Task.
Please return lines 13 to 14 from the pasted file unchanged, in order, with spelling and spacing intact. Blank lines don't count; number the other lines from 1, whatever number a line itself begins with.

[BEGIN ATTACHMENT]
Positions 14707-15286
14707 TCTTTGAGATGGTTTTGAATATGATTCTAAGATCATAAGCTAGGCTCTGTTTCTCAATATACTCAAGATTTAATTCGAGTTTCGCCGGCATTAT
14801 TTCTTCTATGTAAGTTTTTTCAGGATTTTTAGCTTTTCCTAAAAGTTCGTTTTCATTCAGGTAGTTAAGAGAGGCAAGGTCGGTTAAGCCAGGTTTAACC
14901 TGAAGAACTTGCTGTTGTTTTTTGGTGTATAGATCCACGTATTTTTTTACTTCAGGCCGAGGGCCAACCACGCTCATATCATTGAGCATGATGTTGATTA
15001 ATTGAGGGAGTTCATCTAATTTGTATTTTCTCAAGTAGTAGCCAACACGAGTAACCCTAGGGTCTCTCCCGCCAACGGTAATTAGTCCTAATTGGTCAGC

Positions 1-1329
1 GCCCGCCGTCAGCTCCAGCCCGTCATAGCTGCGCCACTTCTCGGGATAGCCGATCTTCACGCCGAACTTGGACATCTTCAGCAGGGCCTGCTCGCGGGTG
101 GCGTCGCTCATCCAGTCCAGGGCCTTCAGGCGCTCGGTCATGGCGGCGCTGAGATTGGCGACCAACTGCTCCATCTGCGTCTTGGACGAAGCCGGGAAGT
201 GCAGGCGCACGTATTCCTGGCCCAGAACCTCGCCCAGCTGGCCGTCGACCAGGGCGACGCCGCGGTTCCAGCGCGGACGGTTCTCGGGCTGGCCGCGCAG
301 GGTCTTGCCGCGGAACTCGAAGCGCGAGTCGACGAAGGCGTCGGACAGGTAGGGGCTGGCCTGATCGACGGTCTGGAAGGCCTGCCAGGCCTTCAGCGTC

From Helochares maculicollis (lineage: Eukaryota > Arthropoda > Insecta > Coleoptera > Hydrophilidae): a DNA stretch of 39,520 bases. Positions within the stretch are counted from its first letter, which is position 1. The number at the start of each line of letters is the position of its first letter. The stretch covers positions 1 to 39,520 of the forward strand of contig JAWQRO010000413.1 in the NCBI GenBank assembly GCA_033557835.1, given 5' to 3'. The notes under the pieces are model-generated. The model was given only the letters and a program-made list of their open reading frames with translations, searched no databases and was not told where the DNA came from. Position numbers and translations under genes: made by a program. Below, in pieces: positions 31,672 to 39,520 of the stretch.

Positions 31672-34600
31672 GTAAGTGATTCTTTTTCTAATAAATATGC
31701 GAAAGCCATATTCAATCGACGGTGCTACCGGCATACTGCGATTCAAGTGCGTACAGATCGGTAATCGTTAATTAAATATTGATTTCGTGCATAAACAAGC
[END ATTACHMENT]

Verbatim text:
31672 GTAAGTGATTCTTTTTCTAATAAATATGC
31701 GAAAGCCATATTCAATCGACGGTGCTACCGGCATACTGCGATTCAAGTGCGTACAGATCGGTAATCGTTAATTAAATATTGATTTCGTGCATAAACAAGC